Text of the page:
Morning Ducks! Here’s your Monday morning round-up:

South Asia:

  • The US has informed the UN, in compliance with the UN Convention on the Rights of the Child, that the US military detained more than 200 teens for about a year at a time on average in a military prison next to Bagram Airfield.  Most of the children were around age 16 but some were as young as 11.  The youth were kept in the general facility for “enemy combatants” population.  Under the Bush administration, 2,500 youth were detained by the US military in Iraq.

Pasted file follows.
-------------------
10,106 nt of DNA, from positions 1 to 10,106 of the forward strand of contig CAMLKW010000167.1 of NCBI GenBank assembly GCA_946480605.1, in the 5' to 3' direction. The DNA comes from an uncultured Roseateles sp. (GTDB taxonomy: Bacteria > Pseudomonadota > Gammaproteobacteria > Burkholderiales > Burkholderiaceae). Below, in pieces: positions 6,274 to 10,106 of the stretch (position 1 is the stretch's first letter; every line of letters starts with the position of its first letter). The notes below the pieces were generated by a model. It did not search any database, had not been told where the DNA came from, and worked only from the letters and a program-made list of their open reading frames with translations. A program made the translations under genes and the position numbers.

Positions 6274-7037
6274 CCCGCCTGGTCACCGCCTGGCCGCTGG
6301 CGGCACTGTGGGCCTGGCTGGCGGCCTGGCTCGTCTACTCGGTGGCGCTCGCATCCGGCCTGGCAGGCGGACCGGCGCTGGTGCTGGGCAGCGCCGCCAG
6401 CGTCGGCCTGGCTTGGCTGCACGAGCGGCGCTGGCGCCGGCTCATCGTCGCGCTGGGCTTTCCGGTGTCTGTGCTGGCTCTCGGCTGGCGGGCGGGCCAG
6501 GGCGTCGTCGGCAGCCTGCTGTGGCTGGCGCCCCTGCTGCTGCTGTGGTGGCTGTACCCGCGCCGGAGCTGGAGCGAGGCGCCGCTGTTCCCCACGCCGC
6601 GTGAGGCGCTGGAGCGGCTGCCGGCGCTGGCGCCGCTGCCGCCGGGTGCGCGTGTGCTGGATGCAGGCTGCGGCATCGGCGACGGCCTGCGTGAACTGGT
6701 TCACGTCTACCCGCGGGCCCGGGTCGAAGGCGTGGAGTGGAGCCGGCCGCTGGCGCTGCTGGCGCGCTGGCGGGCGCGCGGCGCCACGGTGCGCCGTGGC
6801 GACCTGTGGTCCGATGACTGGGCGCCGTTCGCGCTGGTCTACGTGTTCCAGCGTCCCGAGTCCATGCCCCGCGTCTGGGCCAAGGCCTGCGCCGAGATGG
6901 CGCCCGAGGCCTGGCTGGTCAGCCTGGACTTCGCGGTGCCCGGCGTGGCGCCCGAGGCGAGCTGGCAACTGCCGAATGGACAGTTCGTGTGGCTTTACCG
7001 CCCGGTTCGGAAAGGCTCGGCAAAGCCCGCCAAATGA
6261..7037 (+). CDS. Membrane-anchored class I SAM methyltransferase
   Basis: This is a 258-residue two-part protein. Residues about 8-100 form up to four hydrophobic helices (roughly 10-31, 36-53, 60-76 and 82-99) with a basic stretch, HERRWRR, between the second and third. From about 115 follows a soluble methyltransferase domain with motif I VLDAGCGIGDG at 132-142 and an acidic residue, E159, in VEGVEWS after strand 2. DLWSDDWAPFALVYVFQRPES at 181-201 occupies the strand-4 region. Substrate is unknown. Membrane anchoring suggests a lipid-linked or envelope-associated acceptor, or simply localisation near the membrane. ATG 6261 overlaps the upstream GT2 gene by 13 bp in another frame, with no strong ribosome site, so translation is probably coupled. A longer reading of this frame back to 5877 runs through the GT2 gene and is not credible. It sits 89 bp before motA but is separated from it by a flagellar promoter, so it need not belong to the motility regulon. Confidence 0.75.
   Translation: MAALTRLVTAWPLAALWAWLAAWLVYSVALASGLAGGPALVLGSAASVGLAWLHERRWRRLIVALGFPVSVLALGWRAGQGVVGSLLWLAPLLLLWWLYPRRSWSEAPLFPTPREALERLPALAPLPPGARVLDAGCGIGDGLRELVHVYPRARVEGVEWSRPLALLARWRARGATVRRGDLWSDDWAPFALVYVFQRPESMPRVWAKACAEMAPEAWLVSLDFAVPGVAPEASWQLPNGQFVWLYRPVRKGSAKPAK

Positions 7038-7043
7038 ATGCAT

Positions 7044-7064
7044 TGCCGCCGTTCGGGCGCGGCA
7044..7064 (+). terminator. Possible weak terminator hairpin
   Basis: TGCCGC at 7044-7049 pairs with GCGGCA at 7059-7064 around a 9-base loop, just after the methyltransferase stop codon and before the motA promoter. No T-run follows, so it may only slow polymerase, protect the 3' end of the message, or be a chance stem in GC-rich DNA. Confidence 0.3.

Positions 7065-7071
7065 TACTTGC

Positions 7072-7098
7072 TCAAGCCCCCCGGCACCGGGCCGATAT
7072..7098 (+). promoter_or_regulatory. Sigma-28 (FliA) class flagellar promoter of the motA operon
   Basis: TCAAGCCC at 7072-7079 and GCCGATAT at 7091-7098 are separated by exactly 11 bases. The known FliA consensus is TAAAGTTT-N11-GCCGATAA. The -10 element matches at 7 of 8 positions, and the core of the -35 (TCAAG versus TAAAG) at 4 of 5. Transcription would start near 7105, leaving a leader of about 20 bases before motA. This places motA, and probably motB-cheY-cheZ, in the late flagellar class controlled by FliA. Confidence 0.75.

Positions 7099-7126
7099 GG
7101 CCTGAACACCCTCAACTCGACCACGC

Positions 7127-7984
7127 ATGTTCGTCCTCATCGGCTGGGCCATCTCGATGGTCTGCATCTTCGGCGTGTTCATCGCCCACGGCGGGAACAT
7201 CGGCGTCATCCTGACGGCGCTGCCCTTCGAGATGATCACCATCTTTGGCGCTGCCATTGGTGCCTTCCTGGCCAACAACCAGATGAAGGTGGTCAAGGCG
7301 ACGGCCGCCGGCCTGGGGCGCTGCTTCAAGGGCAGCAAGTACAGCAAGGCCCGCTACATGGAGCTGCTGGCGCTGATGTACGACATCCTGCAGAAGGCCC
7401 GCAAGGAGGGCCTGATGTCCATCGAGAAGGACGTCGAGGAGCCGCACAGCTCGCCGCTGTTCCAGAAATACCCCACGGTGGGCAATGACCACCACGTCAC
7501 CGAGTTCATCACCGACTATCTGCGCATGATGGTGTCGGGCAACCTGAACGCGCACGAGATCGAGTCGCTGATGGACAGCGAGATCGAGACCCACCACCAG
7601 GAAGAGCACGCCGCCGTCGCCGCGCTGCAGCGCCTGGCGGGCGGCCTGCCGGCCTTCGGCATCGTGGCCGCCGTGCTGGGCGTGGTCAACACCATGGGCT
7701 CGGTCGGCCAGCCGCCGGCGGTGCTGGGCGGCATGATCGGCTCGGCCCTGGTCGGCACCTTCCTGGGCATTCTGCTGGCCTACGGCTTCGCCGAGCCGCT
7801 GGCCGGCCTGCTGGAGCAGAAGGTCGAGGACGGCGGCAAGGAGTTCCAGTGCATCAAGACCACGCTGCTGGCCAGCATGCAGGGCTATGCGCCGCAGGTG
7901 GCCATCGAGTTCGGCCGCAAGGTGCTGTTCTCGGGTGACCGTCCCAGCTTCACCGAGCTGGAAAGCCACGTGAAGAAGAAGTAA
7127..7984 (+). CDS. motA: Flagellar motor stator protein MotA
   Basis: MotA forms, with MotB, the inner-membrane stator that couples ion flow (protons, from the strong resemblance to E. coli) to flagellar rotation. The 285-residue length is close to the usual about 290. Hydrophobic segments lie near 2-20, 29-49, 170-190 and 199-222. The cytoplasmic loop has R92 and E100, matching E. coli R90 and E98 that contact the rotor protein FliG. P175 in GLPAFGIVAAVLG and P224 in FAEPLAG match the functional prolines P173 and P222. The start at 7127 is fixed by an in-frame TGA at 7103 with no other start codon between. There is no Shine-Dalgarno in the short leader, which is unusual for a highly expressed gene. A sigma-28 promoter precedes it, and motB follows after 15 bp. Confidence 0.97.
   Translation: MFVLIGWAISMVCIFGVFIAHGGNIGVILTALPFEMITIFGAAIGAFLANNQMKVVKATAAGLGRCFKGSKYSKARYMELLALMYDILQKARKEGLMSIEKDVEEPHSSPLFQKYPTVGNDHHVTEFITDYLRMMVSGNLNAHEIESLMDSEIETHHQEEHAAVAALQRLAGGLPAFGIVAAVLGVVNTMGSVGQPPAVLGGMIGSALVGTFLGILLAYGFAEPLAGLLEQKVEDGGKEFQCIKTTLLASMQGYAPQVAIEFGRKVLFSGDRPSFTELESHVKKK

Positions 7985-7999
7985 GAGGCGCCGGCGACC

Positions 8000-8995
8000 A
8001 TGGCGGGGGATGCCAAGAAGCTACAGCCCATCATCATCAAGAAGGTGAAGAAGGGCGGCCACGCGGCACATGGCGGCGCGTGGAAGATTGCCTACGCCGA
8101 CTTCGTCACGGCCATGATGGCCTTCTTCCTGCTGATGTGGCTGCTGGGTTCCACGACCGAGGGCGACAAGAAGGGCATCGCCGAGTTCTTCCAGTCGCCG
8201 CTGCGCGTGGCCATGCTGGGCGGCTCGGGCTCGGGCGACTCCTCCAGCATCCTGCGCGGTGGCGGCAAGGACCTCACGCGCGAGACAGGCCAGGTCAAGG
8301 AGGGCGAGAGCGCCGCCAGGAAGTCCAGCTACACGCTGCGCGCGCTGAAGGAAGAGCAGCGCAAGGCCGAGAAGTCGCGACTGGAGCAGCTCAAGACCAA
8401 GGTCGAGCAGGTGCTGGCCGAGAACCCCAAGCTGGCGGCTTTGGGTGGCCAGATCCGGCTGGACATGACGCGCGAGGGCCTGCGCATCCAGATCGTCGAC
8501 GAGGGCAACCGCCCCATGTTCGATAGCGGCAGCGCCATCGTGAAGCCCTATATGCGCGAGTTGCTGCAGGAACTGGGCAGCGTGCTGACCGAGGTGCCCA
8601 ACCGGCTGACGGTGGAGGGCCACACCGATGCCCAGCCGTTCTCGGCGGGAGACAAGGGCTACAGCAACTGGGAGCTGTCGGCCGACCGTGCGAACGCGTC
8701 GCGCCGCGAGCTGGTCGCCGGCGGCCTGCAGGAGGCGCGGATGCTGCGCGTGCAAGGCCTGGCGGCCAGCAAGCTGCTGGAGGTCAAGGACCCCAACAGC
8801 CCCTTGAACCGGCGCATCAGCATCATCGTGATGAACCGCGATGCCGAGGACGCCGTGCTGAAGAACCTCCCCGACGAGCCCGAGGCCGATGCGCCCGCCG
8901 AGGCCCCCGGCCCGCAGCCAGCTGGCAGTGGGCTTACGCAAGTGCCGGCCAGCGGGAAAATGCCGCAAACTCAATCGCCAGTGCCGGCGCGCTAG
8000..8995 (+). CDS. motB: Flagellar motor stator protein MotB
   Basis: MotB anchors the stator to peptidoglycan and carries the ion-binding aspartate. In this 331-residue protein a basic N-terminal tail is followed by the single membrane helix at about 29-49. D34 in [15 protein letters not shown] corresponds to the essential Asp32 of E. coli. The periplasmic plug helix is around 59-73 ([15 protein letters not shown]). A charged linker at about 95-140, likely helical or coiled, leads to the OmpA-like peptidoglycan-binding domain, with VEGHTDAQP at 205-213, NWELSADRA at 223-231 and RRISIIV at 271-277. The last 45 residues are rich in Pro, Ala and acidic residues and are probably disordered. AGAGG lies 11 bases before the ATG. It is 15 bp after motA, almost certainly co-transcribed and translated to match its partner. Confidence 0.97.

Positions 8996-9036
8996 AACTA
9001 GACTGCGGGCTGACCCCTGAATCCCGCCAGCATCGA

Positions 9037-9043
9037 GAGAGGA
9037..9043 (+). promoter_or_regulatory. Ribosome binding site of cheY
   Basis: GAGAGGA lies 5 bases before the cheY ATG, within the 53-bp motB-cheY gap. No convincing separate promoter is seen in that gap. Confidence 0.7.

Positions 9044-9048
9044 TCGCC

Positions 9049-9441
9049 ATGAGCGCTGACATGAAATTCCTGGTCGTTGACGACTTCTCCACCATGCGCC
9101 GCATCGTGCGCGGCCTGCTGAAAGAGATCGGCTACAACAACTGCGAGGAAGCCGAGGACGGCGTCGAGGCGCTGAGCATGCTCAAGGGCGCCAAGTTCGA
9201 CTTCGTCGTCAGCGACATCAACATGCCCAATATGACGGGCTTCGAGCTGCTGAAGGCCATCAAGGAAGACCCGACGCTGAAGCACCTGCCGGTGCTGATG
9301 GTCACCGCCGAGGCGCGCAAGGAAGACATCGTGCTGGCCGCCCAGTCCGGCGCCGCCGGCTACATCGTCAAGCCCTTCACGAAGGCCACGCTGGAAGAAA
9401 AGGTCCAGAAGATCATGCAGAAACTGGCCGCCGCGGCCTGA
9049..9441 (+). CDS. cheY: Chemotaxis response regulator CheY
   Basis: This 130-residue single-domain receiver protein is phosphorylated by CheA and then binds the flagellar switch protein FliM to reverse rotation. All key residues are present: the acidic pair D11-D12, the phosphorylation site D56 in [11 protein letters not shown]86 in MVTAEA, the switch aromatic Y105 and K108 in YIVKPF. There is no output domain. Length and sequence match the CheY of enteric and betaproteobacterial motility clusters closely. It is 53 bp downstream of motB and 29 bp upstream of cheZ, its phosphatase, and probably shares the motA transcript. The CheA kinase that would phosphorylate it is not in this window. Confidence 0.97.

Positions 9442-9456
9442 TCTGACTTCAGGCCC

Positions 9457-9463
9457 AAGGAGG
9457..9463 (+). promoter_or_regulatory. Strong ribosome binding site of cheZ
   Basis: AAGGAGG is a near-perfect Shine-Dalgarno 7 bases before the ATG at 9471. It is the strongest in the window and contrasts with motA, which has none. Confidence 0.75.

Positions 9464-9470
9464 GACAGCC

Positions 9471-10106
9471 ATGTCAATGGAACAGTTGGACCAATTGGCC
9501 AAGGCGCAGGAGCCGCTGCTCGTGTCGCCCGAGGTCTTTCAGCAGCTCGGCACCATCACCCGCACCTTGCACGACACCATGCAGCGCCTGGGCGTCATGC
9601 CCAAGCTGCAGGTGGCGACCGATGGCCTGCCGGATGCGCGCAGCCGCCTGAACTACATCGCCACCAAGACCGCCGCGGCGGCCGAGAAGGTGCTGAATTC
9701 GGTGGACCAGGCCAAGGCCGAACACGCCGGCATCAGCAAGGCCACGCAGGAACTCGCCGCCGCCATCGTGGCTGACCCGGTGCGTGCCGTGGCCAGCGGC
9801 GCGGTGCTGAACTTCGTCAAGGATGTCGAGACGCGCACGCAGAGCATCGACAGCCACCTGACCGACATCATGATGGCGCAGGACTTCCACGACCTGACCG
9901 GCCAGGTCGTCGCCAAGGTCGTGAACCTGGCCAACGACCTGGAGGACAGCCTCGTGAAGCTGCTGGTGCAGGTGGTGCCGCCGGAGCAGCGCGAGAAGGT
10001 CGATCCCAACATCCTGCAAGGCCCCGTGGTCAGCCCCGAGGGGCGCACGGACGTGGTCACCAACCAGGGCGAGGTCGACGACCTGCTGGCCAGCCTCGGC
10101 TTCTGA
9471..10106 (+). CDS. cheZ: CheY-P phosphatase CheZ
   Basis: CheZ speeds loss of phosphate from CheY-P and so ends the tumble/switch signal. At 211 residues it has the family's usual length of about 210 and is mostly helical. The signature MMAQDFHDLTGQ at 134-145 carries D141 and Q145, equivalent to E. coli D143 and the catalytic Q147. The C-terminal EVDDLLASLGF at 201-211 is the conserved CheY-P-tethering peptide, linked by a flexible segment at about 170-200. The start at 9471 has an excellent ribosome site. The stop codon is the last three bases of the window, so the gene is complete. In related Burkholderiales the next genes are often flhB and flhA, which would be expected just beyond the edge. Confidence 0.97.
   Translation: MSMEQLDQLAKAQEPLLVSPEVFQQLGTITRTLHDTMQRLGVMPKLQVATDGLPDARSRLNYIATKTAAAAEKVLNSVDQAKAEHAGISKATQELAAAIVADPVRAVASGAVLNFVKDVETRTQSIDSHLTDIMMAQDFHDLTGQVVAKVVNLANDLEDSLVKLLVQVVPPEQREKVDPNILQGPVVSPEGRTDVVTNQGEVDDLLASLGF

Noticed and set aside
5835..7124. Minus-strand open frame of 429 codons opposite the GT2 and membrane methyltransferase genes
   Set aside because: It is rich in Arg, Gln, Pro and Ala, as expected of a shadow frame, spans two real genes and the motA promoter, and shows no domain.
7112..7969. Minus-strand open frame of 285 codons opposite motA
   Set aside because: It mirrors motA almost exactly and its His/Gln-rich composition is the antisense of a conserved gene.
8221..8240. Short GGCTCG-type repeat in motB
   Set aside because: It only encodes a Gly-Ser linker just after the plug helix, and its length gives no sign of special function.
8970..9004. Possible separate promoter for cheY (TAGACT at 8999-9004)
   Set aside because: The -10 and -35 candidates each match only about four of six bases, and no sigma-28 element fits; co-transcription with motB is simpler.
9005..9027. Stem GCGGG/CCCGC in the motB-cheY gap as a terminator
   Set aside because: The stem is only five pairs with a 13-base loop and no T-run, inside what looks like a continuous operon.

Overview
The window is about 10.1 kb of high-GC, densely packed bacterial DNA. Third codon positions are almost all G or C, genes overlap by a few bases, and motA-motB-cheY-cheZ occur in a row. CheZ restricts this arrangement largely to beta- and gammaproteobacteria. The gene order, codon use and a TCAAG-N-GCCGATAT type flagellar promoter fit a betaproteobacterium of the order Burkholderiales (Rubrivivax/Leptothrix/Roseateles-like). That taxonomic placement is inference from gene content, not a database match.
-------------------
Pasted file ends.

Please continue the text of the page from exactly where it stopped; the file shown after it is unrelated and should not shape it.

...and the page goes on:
• In related troubling news, a US military official contended that “Some Afghan kids aren’t bystanders.”  So you know… logically, the courageous thing to do when you can’t tell whether children aged 12, 10, and 8 are gathering dung for fuel or emplacing IEDs is to blow them to smithereens with an air strike.

West Asia/North Africa:

East Asia

Americas:

  • Mexico: Sixty thousand killed in six years, including 30 mayors (h/t B. Phillips).  Good luck President Nieto.

Global:

  • The latest round of climate change talks being held (without any trace of irony) in Qatar, the country with the highest per capita carbon footprint in the world has extended the Kyoto Protocol to 2020.  Not surprisingly, the final agreement will not make any significant cuts in greenhouse gas emissions or provide new financing to developing countries struggling to deal with the consequences of climate change.

And of course:

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